Implementing UV Disinfection and Impact on EVS Workflow- September 23, 2016

Environmental Service Professionals (EVS) are on an ongoing mission trying to achieve optimal cleaning practices. The goal of this mission is clear and many EVS staff are aware of current studies validating that simply touching contaminated surfaces can transmit pathogens.

Many “no touch” technologies are becoming commonplace in healthcare facilities to enhance manual cleaning. One current technology showing great promise and return on investment is whole room UV disinfection.  This is a new tool that is being implemented into the current daily workflow of the EVS department.  Understanding the benefits and limitations of whole room UV disinfection is an essential part of implementing this technology. Energy, Time, and Distance all play a key role in determining the amount of time it takes to complete a treatment and what type of efficacy can be expected.

Energy and time have a direct relationship to “UV dosing”. Studies have shown to reduce MRSA by 99% on a hard surface using UV requires 6,600 MW/cm2 of energy and C. diff. requires 22,000 MW/cm2. Applying the correct “dose” in a variety of treatment areas can be a tricky science. Each brand of UV device has its’ own approach in determining and maintaining a consistent and effective dose from one treatment room to the next.

Some manufacturers use the “one tool fits all” approach and are timer based systems that only claims “line of site” disinfection. This means that only direct surfaces are being disinfected properly and shadow surfaces are not being treated, regardless of room characteristics. Second generation UV disinfection systems measure the characteristics of the treatment area and deliver a calculated dose of UV energy taking into account the shadowed surfaces. By measuring the energy in the room, some systems are able to achieve both “line of site” and shadowed disinfection. Having a system that can deliver the same consistent dose regardless of room characteristics reduces possible errors caused by the EVS staff trying to make a determination of treatment cycle times.

Because UV energy degrades by the law of Inverse Square, distance is very important when eradicating pathogens with UV. The further the surface away from the UV energy source the more time it is going to take to disinfect. Using multiple UV devices placed within the treatment area shorten the distance to objects in the room and eliminates shadows. By providing linking systems that communicate with each other and run off of independent electrical circuits, the operator can achieve faster and more effective treatments.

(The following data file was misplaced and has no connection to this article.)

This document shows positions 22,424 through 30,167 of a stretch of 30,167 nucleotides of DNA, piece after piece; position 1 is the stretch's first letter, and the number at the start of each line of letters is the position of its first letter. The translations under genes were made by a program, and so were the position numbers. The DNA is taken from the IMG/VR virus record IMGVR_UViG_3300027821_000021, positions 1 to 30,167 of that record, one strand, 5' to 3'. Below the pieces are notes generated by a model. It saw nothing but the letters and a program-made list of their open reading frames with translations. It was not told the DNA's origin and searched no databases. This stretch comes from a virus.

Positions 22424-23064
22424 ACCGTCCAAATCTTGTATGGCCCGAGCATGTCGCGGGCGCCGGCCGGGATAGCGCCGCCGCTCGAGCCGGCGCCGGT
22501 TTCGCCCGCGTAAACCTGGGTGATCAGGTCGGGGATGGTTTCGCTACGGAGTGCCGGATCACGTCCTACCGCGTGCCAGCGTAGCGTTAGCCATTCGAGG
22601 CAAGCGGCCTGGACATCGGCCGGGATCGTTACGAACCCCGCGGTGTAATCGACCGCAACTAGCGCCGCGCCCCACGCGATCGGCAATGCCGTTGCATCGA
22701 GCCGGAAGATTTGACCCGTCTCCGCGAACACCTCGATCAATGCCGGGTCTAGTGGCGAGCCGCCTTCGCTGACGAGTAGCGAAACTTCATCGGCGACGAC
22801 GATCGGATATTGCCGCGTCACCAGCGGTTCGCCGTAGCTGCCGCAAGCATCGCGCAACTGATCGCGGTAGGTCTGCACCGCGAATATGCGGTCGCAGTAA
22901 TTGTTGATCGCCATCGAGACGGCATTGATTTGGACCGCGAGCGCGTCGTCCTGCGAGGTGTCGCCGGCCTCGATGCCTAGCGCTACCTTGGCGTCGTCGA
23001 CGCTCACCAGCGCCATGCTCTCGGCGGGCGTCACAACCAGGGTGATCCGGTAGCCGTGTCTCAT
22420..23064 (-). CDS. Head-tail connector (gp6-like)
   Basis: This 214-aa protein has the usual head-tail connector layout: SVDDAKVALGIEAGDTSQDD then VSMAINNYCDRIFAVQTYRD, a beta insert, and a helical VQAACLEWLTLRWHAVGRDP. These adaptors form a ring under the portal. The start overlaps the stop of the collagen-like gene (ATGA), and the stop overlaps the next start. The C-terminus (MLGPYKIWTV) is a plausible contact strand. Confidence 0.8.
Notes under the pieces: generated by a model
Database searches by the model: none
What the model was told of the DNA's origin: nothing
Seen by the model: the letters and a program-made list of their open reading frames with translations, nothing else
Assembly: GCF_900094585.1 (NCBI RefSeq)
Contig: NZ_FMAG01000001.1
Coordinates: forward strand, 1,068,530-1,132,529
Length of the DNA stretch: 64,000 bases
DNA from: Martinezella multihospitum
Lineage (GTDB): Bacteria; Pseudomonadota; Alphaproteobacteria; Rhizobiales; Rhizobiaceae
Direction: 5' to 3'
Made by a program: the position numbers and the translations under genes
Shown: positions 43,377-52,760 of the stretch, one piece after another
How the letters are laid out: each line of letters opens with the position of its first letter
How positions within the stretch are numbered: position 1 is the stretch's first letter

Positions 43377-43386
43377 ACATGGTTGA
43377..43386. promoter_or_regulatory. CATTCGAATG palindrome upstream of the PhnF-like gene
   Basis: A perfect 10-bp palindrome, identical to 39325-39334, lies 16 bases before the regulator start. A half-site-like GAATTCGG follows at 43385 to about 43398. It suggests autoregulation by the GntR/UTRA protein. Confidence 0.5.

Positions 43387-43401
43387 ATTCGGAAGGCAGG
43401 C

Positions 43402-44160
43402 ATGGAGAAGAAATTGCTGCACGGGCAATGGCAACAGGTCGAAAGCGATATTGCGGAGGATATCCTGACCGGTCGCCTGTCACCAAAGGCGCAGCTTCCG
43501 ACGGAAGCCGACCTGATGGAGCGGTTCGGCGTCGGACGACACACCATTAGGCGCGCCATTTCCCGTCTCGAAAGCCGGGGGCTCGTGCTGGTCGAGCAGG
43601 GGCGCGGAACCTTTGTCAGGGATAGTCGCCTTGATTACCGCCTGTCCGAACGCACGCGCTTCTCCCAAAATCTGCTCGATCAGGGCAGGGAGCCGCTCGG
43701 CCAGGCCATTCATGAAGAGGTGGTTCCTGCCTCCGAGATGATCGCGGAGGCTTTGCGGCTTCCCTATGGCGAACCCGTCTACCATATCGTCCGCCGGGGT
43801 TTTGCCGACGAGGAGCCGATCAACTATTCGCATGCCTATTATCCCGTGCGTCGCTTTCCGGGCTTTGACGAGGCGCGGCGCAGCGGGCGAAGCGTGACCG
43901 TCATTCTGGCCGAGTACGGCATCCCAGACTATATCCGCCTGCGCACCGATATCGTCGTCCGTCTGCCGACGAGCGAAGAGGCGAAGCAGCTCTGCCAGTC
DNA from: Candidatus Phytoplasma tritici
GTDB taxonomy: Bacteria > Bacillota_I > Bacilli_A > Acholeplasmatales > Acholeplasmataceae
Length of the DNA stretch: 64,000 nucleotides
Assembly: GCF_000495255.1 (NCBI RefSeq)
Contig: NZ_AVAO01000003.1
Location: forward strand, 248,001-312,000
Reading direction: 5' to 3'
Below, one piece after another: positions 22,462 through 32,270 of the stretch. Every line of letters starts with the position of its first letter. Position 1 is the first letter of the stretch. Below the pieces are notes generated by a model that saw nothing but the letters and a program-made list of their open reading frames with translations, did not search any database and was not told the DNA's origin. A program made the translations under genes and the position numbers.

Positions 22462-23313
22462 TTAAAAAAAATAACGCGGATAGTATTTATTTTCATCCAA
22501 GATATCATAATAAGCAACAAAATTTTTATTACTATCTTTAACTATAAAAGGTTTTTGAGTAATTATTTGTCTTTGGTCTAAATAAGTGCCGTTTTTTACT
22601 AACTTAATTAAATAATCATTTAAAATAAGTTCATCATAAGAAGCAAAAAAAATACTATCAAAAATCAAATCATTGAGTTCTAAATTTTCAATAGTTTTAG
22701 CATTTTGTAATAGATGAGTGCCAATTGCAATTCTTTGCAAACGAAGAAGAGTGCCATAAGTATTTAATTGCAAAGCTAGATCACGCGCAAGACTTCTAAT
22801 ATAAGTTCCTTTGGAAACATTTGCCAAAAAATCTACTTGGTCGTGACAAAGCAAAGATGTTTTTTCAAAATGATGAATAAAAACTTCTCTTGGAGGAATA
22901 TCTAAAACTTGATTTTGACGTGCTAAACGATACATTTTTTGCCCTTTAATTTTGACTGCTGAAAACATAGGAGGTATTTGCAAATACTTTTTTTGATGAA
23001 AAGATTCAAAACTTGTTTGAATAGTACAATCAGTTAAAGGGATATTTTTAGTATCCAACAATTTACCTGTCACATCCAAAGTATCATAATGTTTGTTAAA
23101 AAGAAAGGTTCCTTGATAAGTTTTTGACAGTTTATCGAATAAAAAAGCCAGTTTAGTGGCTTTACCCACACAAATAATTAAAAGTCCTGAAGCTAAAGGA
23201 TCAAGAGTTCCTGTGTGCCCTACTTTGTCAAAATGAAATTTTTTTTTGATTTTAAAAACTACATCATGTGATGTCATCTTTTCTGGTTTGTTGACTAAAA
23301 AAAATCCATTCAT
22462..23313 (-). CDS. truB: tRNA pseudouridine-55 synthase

When implementing a whole room UV disinfection system the EVS department needs to consider how labor will be allocated. There are very few healthcare facilities that hire additional staff to perform UV treatments, most add the new tasks to the current resources available.  Single placement positioning systems using a calculated dosing allows the operator to leave the treatment area and preform other tasks while the treatment is the process. Multiple placement devices require the EVS personnel to stay in close proximity to the treatment area so they can move the device within the room every 5 to 10 minutes.

UVC Cleaning Systems Inc. designs and manufactures equipment that uses the least amount of labor and performs a consistent and effective treatment every time. Using the single placement approach with the option of running multiple wireless linked devices that can reduce treatment time and increase efficacy. EVS department resources are limited and choosing the right tool to implement can be difficult. When implementing, consider how energy, distance, and time are going to effect workflow and operations.

Shift Workers Beware of Infections Risk!

In todays age, people are working around the clock, literally. According to the U.S. Bureau of Labor Statistics roughly 7 million Americans work the night shift. With such a large nocturnal population, people should be aware of the additional susceptibility to the risk of infection. A new study published by the University of Cambridge found that the body clock affected the ability of viruses to replicate and speed between cells.

Infectious Disease Mortality Rates Have Flat Lined Since The 1950s - December 9, 2016

When mentioning the topic of infectious diseases and how they have affected the population over the last century, most people would be surprised to learn that the number of deaths caused by infectious disease is similar today to the number it was 60 years ago. According to a report recently published in the journal of the American Medical Association, infectious disease accounted for 5.4 percent of deaths from

C. diff Infections Cause Patient Cost and Mortality to Double

A recent study published in the journal Infection Control & Hospital Epidemiology examined the impact that C. diff infections have on the patient population. Utilizing data from a population-based cohort study among US adults, researchers found that that each year c. diff infections nearly double the patient cost and mortality chances.
Page: 1234567 - All